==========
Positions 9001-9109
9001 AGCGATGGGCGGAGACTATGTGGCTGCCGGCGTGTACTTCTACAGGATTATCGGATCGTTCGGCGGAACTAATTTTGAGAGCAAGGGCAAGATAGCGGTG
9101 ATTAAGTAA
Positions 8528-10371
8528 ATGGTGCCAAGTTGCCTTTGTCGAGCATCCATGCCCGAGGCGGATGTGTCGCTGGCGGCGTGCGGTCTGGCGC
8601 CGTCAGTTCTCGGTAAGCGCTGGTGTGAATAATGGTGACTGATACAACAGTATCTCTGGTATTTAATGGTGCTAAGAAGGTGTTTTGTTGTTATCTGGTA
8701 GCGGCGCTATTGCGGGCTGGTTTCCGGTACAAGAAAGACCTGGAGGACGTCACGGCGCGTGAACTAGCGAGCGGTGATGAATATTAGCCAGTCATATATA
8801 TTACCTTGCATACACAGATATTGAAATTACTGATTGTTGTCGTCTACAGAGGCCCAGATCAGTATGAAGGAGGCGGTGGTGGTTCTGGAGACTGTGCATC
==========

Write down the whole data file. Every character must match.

Positions 9001-9109
9001 AGCGATGGGCGGAGACTATGTGGCTGCCGGCGTGTACTTCTACAGGATTATCGGATCGTTCGGCGGAACTAATTTTGAGAGCAAGGGCAAGATAGCGGTG
9101 ATTAAGTAA
Positions 8528-10371
8528 ATGGTGCCAAGTTGCCTTTGTCGAGCATCCATGCCCGAGGCGGATGTGTCGCTGGCGGCGTGCGGTCTGGCGC
8601 CGTCAGTTCTCGGTAAGCGCTGGTGTGAATAATGGTGACTGATACAACAGTATCTCTGGTATTTAATGGTGCTAAGAAGGTGTTTTGTTGTTATCTGGTA
8701 GCGGCGCTATTGCGGGCTGGTTTCCGGTACAAGAAAGACCTGGAGGACGTCACGGCGCGTGAACTAGCGAGCGGTGATGAATATTAGCCAGTCATATATA
8801 TTACCTTGCATACACAGATATTGAAATTACTGATTGTTGTCGTCTACAGAGGCCCAGATCAGTATGAAGGAGGCGGTGGTGGTTCTGGAGACTGTGCATC